inspection. “So they are typically prepared

to invest in their vehicles for maintenance

services.”

The shop also performs fleet

Hours:

M-F 7am – 6pm • Sat 9am – 2pm

ASE Certified Technician Adam O’Connell performs

a cooling system flush on a BMW SUV using the

shop’s BG Products flush machine.

maintenance, Garcia said, which makes up

about 5-10 percent of the shop’s total

business. “Bob Cornwall (operations

manager/fleet manager) handles our fleet

accounts.”

Garcia said he buys his parts from a

number of quality sources including Cal

State, Warren Distributing, WORLDPAC,

APW, SSF, Fast Undercar, O’Reilly, and

BG Products.

The shop puts on free clinics to

empower women in automotive repair,

Garcia said. “These have been very

successful and many women have

commented about how important

they were for them.”

Garcia said he is also a Merit

Badge Counselor for the Boy

Scouts and has opened the shop

to train troop members in

automotive knowledge so that

they can gain their Automotive

Merit Badge.

“We have also been involved in

the local chamber street fair and

have run numerous promotions to

support breast cancer awareness,

such as $2-per-oil-change

promotions, and we also support

the local food bank,” he said.

Business has grown every year, Garcia

said, although last year it grew at a smaller

rate. “This year will probably be the first

year out of the last 10 that the growth will

be in single digits,” he said. “With cost

reductions and better efficiencies, we

should grow by about 5 percent.”

Garcia’s commitment to quality service

has earned the shop AAA Approved Auto

Repair (AAR) facility status and ASE Blue

Shield rating, and it’s an authorized

ACDelco shop. “We have earned the AAR

Award four years running,” he added. n

Smog program eliminates testing

for 2000 and newer vehicles

Sacramento, Calif.—The Air Resources

Board reviewed plans for implementing a

new Smog Check program that eliminates

tailpipe testing for 2000 model-year and

newer vehicles and improves the quality of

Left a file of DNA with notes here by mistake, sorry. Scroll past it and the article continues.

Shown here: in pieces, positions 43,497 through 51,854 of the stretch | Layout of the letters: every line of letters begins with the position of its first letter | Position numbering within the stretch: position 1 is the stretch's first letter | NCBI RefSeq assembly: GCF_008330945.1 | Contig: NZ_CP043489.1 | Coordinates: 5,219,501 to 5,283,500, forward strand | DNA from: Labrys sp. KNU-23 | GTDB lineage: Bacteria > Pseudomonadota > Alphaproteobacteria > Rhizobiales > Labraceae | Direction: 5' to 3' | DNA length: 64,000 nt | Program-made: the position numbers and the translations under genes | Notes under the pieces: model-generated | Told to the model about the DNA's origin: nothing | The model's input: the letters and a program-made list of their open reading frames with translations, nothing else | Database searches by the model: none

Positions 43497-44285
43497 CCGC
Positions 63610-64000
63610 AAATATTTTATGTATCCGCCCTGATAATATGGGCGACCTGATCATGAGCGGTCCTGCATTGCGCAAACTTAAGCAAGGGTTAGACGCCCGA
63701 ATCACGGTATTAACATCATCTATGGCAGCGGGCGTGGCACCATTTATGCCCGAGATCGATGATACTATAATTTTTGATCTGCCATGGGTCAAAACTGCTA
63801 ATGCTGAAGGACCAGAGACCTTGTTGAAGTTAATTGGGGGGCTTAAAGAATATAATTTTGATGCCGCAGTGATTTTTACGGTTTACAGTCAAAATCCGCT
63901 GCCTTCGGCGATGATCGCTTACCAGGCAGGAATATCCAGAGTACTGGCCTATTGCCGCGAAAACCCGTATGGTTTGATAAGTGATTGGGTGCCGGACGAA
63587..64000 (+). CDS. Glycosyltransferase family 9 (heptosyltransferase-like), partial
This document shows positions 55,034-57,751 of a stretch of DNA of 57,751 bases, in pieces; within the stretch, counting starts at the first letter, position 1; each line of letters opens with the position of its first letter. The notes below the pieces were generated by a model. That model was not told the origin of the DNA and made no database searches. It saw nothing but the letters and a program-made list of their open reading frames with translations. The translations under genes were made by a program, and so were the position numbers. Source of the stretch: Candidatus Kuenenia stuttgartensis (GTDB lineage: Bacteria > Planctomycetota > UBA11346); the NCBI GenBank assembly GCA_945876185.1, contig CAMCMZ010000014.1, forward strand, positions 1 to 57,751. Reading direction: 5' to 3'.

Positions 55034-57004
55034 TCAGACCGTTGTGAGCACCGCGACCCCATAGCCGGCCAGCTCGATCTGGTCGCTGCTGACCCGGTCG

inspections for older vehicles. Authorized by

AB 2289, the new test takes advantage of

the advanced monitoring On-Board

Diagnostic (OBD) systems that are standard

equipment on all newer vehicles.

Instead of measuring tailpipe emissions

while simulating driving conditions in a

shop, the new test will review OBD data

collected during actual operation to identify

vehicles with high emissions.

“By utilizing the OBD system already

built into all newer cars, owners can be

assured that they are getting the most

accurate measure of their vehicle’s condition

at the lowest possible cost,” ARB Chairman

Mary Nichols said. “The move away from

tailpipe testing and the expensive equipment

required by shops will benefit consumers,

service providers, and the environment.”

Older vehicles will continue to be

inspected using tailpipe emissions, but

stations will be subject to new performance

and evaluation standards. Only stations

meeting the tough new standards will be

rated as “Star Certified” and permitted to

inspect 1999 and older vehicles. The

changeover to the new testing requirements

will take place over the next year.

Starting Jan. 1, 2013:

• All 1999 model-year and older vehicles

(the model years most likely to have high

emissions) will be directed to new Star

inspection stations.

Sept.1, 2013:

•All 2000 model-year and newer vehicles

will be inspected using the OBD-based test.

As part of the report on the new Smog

Check program, the board also reviewed the

effectiveness of the state’s voluntary vehicle

retirement programs. These programs,

administered by the Bureau of Automotive

Repairs and local air pollution control

districts, provide financial incentives to

scrap older vehicles and vehicles that require

costly repairs. The past two fiscal years,

those programs have resulted in the

retirement of more than 82,000 highemitting

vehicles. Retiring older vehicles is

an important tool in California’s air-quality

efforts, as vehicles that are more than 20

years old account for only 6 percent of all

miles traveled but are responsible for more

than 40 percent of daily smog-forming

emissions. Board staff found that the

significant air-quality benefits can be

achieved by increased retirements and

program improvements. n

Page 6 December 2012 Parts & People www.partsandpeople.com


AASA Executive Breakfast and AAIA Town Hall set stage for record-setting AAPEX

will become the

legislative template for a

national agreement.

“Folks, you did it,” she

said. “It was a 10-year

battle and now

consumers can have a

choice where they get

their vehicles repaired.

There’s still a lot of work

to do and I thank you for

your support moving

forward.”

Schmatz was also named the 2012

recipient of the Automotive Warehouse

Distributors Association (AWDA) Leader

of the Year Award. The award is given to

an aftermarket professional who has made

significant and unique contributions to the

industry, and it was Schmatz’s efforts to

pass the Right to Repair legislation that

earned her the honor.

Handschuh announced that AASA’s

“Know Your Parts” campaign launched a

new website for repair professionals, which

is designed for manufacturers to post

technical content, installation tips and

additional information.

“We have nearly 9,000 service

professionals registered for the show,” he

said. “It’s a number that continues to grow,

and it’s a focus of our organizers to have

them here to foster discussion and an

exchange of ideas with suppliers.”

The AASA Executive Breakfast, which

was themed “New Thinking for the